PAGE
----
Two new studies deserve your attention. The first is a follow-up on the random-assignment evaluation of charter schools in Boston led by Josh Angrist at MIT. Here’s a summary from the press release:
“This study builds on earlier work using admissions lotteries which showed impressive short-run achievement gains for those randomly offered seats at Boston’s charter schools. As the applicants have grown older, it’s now become possible to measure longer-term outcomes like SATs and college going,” said [MIT professor, Parag] Pathak.
The study shows that there are large positive effects of charter high schools on grade 10 MCAS for both English and Math. Students are more likely to meet MCAS-based graduation requirements, earn eligibility for Adams scholarships, and score in the Proficient or Advanced categories. Charter students are also more likely to take AP exams, though the score gains on the tests they take are modest. SAT composite scores increase by 100 points and SAT Math scores increase by 50 points.
Early evidence on college shows that no overall effect on college enrollment, but a marked shift from two-year colleges to four-year colleges. Charter high schools cause students to enroll in four-year public colleges, with many applicants enrolling at public schools within the state of Massachusetts.
And the other is a quick analysis by Marty West on the Education Next blog that shows families are not fooled by inflated scores on state tests with weak performance standards. Parental assessment of school quality tracks NAEP results. This undermines the case for Common Core assessments as an antidote to the misinformation produced by lousy state tests. I’ll let Marty explain it:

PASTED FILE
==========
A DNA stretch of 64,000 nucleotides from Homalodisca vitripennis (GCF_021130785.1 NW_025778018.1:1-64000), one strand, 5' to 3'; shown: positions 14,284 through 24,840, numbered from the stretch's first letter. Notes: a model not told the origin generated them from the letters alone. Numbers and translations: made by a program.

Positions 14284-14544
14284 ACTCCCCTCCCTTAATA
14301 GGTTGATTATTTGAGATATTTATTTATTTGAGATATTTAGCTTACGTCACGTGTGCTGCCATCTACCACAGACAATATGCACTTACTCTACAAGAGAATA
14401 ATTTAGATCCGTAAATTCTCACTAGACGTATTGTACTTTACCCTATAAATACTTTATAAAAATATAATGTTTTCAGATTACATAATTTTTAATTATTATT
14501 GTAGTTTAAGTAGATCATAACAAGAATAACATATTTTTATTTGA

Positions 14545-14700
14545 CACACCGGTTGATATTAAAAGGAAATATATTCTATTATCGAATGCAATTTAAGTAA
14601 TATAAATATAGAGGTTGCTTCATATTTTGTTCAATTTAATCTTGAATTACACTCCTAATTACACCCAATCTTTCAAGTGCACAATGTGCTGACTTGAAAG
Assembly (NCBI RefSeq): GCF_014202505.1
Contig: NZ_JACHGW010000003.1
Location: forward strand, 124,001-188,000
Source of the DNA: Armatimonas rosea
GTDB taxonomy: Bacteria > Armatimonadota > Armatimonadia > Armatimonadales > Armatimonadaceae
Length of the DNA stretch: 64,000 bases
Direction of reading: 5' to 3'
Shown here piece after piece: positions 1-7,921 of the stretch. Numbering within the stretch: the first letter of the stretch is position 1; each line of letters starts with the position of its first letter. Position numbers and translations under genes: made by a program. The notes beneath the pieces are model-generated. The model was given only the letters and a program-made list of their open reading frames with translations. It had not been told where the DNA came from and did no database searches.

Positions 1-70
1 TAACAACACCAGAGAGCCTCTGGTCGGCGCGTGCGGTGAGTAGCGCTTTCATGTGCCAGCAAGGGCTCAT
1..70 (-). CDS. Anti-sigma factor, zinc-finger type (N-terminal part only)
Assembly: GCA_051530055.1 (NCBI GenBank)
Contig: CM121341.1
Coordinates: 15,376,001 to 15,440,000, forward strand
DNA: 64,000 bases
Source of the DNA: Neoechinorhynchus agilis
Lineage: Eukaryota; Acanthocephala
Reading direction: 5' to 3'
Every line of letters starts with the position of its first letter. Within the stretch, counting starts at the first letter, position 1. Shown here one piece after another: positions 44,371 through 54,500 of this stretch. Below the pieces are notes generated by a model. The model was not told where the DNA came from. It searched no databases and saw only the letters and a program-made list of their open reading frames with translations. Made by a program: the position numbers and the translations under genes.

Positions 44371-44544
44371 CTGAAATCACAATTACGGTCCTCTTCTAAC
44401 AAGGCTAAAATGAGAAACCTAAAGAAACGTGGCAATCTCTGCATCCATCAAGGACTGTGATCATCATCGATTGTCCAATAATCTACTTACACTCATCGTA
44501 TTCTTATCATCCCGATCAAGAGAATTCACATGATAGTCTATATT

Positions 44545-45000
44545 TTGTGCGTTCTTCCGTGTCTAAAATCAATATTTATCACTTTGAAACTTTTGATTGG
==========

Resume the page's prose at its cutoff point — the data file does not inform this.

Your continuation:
There’s no doubt that the definition of proficiency in many states provides a misleading view of the extent to which students are prepared for success in college or careers. Yet whether the way in which states define proficiency matters for student achievement is far from clear. As Tom Loveless demonstrated in the 2012 Brown Center Report on American Education, the rigor of state proficiency definitions is largely unrelated to the level of student achievement on the NAEP across states. Similarly, Russ Whitehurst and Michelle Croft have shown that the quality of state standards (as assessed by third party organizations) is unrelated to NAEP scores, a finding confirmed by the Harvard Kennedy School’s Josh Goodman in an analysis that examined the effects of changes in the quality of standards within states over time. The lack of a systematic relationship between either the rigor or the quality of state standards and student achievement casts doubt on claims that higher and better standards under the Common Core will, in and of themselves, spur higher student achievement.
Less attention has been paid to whether the rigor of state standards matters for public perceptions of the quality of the schools in their states and local communities. If using a more lenient definition of proficiency leads citizens to evaluate their schools more favorably, then the advent of common expectations under the Common Core could alter public perceptions quite dramatically – perhaps increasing pressure for reform in regions of the country in which state proficiency definitions have provided an inflated view of student accomplishment. Is such an outcome likely?